The National Association of Broadcasters has remained on the sidelines of the legal fight between the Radio Music License Committee and Global Music Rights since the two swapped antitrust lawsuits three years ago. That is until now. The NAB’s change of strategy was motivated by what it calls an “unorthodox” move by the Department of Justice, which last month filed a brief in U.S. District Court in Los Angeles challenging many of the arguments the RMLC has made in its court case.
In the DOJ’s brief, Assistant Attorney General Makan Delrahim gave District Court Judge Terry Hatter a potential roadmap to follow as he considers the antitrust allegations. Delrahim also took aim at the RMLC itself, saying the trade group has allowed broadcasters, who normally compete against one another for music, to stand in agreement over what the maximum price any of them would pay for that content.
In an 18-page brief the NAB said the Antitrust Division’s move broke with longstanding policy by getting involved in a private lawsuit, especially one at this stage. “It is worth emphasizing that this court owes no deference to the views of the U.S. offered here,” the NAB told Judge Hatter.
The NAB also goes after the antitrust case being made by GMR. It notes that the performance rights organization is operating in an industry that’s been under active DOJ supervision for decades because of antitrust worries that date to 1934 and the early days of radio. The brief says in the decades since, the DOJ has “repeatedly acknowledged” the role of entities like RMLC for the purpose of collectively negotiating reasonable rates from PROs and “ever once to NAB’s knowledge suggested to a court that they were illegal,” it said.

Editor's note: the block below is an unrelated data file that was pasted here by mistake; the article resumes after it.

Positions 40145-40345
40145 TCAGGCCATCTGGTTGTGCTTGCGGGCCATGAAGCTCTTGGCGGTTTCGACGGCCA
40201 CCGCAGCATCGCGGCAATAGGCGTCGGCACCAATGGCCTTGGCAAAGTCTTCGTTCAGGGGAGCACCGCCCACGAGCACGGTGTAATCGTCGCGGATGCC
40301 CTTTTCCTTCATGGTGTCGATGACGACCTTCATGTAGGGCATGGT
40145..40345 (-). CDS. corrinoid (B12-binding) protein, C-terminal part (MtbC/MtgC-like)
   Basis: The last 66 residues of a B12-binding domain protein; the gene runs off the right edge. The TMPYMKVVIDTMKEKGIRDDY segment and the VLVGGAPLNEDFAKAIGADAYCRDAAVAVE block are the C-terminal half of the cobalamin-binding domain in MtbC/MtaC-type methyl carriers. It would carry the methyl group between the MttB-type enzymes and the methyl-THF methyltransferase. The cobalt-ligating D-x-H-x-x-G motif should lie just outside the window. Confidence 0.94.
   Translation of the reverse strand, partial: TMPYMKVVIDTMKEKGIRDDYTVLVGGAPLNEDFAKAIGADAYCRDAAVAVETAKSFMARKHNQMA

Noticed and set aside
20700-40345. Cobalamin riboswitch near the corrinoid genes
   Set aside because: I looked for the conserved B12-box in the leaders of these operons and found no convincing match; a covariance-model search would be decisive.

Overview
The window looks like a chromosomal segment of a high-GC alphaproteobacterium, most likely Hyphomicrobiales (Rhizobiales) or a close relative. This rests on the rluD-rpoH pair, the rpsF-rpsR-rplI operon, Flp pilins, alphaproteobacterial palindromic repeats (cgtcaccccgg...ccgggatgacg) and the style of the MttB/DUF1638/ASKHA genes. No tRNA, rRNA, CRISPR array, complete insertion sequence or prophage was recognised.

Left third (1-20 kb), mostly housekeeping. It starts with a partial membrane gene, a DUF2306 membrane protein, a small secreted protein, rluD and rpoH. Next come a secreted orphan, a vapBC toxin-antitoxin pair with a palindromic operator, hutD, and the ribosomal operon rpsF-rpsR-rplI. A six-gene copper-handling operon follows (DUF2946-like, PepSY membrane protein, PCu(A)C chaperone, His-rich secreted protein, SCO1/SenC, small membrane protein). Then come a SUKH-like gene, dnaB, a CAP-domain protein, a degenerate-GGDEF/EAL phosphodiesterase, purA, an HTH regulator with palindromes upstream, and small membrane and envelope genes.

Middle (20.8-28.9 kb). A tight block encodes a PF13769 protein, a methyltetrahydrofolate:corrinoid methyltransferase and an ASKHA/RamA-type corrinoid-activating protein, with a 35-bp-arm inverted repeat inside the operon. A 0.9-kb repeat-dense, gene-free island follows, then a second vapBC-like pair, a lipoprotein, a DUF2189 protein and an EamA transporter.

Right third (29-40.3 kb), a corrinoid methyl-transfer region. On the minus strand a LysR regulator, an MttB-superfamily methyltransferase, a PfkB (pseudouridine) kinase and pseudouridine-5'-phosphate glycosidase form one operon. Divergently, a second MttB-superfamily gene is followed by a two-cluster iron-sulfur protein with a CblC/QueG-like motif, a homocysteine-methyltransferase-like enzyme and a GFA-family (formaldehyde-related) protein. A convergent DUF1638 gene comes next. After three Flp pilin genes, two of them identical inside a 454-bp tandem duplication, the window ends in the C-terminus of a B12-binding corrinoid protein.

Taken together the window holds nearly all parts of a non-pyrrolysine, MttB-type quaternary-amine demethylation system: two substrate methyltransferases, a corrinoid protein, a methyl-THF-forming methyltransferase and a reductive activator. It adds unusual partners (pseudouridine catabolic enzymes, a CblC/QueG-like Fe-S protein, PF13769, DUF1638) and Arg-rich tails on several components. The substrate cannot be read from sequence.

The message from the NAB is similar to the response that the RMLC itself had to the Antitrust Division’s surprise move. The RMLC also called the DOJ’s decision to wade into the court fight a “particularly aggressive” move by a federal agency and also urged Judge Hatter to reject the attempt by the Antitrust Division to “mold statutory interpretation” of the law. “There is nothing unique or difficult about that exercise that requires the court to consider the unsolicited views of a federal agency,” the RMLC said in its brief last month.
The DOJ decision to step into the three-year long fight between the radio industry and GMR came as the Los Angeles court considers competing motions made by each side to have the other’s antitrust suit dismissed. The faceoff began in November 2016 when the RMLC filed an antitrust lawsuit in federal court in Philadelphia alleging GMR violated federal law when it allegedly created an “artificial monopoly” to squeeze higher rates from stations. Two weeks later GMR replied with an antitrust lawsuit of its own which contended the radio consortium is essentially an “illegal cartel.” In April the Philadelphia case was dismissed and the two sides have been doing battle in L.A.
The filing also opened a second battle front between the RMLC and DOJ. The other is in Washington where Delrahim and his team are considering whether to seek modifications or termination of the decades-old consent decrees that govern how radio stations license music from ASCAP and BMI. Broadcasters, including the RMLC, have argued the consent decrees should be left intact since they prevent ASCAP and BMI from upending the music marketplace.
On a recent Inside Radio Podcast, NAB President Gordon Smith agreed the recent steps taken by the Antitrust Division show the DOJ has become a bigger challenge for the radio industry than what’s happening at the Federal Communications Commission or in Congress.